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Showtime!

This is a post from the weareoca.com archive. Information contained within it may now be out of date.
 
2553930217_96ff995ee0_zIn the next few weeks art colleges all over the UK will throw open their doors and invite the public to see work of their final year students. Yes, it’s Degree Show time again.
If you’re working towards a degree in any of the visual arts, I recommend you take time to find out when a local institution is having its show. If you want to go to the opening it’s unlikely you’ll be turned away as institutions want people to see what they’re about. These events are, however, usually packed with students and parents, but the buzz can be incredible. Seldom are the location of exams so much fun. After the dust has settled on the opening night, it’s likely that the show will be open for a few days and they’ll be delighted to see you. It’ll be much quieter and the work much more visible. However, if you go the morning after the opening, don’t be surprised if the invigilators are less than feisty.
Wandering around a Fine Art degree show can be a bewildering experience.* Up to fifty or sixty students might be displaying work in a dazzling array of styles, employing all sorts of media. Remember, that what you’re looking at are exam submissions and it’s possible that some will be struggling.
So, how to navigate looking at so much work, about which you probably know nothing? That’s a key point actually, and worth reiterating. We seldom get the chance to see work that is completely new to our eyes. Most shows we see are reviewed in the paper, covered on The Culture Show, or recommended by friends. There’s likely to be a curated theme to group shows, or at least a way in, via a text or an historical moment. The Degree Show might be one of the last chances to respond instinctively to sensual experience.
To make the experience easier, you might want to focus on a few strategies that will help:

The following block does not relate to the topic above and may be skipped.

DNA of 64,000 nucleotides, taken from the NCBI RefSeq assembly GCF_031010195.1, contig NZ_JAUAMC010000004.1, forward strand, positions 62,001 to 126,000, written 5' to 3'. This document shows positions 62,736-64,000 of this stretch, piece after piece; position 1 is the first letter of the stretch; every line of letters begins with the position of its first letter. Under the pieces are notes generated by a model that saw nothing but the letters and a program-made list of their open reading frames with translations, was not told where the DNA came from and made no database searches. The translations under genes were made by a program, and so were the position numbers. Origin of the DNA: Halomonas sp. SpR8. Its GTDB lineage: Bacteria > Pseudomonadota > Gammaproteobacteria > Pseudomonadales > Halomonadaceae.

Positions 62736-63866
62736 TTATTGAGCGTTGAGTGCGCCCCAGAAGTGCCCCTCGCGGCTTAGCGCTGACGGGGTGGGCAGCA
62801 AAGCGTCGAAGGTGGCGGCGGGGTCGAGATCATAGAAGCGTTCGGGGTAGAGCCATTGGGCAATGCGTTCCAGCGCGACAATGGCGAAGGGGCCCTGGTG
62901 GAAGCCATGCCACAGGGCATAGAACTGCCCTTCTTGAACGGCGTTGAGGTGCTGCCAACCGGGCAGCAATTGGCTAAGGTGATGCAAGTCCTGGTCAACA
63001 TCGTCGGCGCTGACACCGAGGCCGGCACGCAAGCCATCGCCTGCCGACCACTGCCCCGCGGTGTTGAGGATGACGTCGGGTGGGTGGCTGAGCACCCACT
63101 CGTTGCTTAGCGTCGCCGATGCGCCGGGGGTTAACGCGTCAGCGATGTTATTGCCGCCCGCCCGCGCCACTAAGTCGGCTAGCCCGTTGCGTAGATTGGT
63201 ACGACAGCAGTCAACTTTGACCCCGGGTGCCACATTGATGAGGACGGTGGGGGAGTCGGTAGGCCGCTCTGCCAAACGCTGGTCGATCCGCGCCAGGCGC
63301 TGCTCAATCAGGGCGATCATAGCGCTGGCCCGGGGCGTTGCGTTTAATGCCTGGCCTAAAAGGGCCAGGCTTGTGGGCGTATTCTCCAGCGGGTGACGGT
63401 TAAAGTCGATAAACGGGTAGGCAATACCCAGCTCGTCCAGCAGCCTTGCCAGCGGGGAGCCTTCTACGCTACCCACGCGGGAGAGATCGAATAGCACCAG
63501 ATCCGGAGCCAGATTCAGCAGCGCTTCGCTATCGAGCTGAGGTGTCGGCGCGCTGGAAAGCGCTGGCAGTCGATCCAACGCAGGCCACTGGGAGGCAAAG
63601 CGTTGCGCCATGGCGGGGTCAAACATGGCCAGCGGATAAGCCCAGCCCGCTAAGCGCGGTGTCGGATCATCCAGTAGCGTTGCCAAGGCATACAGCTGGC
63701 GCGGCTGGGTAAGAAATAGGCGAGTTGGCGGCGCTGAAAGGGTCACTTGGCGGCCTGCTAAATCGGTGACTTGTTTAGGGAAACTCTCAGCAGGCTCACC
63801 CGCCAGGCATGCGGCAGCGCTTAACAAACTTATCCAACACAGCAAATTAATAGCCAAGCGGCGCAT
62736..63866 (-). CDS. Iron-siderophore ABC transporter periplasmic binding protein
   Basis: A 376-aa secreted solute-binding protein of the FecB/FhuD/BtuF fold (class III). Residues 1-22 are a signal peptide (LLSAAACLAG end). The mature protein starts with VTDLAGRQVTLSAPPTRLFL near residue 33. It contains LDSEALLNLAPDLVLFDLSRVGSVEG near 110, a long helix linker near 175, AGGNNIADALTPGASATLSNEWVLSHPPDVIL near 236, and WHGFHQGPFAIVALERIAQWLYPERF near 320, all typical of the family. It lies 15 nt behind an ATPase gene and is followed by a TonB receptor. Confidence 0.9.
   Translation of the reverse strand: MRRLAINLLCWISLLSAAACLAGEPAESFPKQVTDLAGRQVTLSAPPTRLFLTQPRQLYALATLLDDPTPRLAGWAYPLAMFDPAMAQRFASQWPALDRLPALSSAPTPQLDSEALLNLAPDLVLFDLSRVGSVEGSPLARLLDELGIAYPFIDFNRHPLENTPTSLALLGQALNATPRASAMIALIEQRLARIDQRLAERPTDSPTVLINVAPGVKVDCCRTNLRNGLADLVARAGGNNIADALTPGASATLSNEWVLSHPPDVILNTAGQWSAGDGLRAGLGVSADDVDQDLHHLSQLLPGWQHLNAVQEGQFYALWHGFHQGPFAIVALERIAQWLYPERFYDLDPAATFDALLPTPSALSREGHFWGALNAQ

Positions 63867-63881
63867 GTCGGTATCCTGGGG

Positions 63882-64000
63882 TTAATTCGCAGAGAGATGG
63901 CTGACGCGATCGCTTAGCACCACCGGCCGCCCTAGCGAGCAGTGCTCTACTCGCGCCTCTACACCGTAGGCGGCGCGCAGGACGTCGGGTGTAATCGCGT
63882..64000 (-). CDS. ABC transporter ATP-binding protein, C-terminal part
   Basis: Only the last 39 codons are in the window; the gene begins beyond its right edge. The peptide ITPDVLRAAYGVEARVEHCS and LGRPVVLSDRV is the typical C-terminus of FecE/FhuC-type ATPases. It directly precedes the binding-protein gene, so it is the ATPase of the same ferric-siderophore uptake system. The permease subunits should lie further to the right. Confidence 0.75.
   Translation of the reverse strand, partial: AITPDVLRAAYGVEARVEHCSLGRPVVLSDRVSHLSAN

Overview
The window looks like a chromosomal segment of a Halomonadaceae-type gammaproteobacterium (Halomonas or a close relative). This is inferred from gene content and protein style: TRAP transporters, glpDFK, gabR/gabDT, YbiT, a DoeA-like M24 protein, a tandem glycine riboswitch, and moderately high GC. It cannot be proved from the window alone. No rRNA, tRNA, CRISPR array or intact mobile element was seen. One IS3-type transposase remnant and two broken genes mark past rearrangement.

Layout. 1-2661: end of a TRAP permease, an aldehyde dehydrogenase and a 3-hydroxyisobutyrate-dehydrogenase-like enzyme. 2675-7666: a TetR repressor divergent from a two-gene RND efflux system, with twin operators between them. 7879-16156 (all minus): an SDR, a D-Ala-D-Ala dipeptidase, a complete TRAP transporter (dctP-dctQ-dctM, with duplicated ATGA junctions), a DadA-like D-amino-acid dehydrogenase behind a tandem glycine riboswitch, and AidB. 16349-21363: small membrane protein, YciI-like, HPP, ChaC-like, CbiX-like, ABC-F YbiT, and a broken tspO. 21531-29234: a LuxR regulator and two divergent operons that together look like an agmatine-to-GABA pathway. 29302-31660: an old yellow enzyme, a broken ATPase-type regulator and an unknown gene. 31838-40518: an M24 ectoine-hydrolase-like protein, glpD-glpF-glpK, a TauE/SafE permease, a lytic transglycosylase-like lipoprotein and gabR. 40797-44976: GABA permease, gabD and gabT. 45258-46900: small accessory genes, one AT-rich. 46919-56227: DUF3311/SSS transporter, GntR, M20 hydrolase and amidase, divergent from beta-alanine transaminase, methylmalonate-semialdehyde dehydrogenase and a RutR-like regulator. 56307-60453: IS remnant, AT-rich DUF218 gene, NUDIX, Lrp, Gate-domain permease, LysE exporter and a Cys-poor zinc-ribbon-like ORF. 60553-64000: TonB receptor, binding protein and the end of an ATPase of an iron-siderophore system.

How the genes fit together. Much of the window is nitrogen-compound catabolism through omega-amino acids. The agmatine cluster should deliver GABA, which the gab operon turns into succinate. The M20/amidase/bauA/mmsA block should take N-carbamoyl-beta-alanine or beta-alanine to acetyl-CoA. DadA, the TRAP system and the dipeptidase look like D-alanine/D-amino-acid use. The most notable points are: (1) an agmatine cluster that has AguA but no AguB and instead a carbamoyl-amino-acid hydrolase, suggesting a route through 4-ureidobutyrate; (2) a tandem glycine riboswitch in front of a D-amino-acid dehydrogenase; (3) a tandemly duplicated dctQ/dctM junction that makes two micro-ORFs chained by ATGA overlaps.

• Does a theme emerge? Often cohorts of students become heavily involved in each others’ work which provides common reference points. These could be art historical (lots of Minimalism or Expressionism, for example), or subject-based (I wouldn’t be surprised to see a lot of politically inspired post-Occupy work this year).
  • Can you identify works that have been heavily influenced by an artist you do know? Once again cohorts can all discover an artist together (or have an influential tutor), who provides a spine or look for the work.
  • Imagine you’re in the show. Which spot would you choose and whose work would you want nearby? Why?
  • Which piece would you take home?
  • Even if you don’t like or understand the work on display, find something you can take from it. How is the work hung? Is the accompanying catalogue good? Is anyone using a palette or method you envy?
  • Think about moving through the space and noticing how works reveal themselves.
  • Have a look at how works have been made. What techniques are in display? Can you appropriate them for your own practice? This isn’t plagiarism. No-one accuses painters of stealing the idea of oil painting from Van Eyck.
  • Imagine you’re a curator and you’re putting on a ‘best of’ show. Whose work would you select? Why? What would you call the show?
  • Look at the scale of works and imagine working that big (or small). Student work is often ebullient and bold. Ambition is prized and students are often pushed towards making work that really grabs the viewer. This might be at the expense of a quiet elegance, or technical mastery. There’s likely to be someone who’s made something delicate and engaging, though. Find that. Contrast is a good thing to look for and a strategy for being noticed.

Taking photographs in unlikely to be frowned upon, so don’t be afraid to take some pictures for your Learning Log. Write notes while you’re going round. You won’t remember everything.
And, as implied in the last point, write something in the Learning Log. It needn’t be long or complex, but don’t stop at saying ‘I liked so-and-so’s work’. Tell your log why. This will help you understand why, too.
I look forward to reading all about your experiences in the Coffee Shop forum in the OCA student site.
*it should be pointed out that other Degree Shows – Photography, Textiles, Graphic and Product Design, Games Design, Illustration, Fashion and so on, are also available.
[Image Credit: Davy Gibbons, used under a Creative Commons Licence]


Posted by author: Bryan
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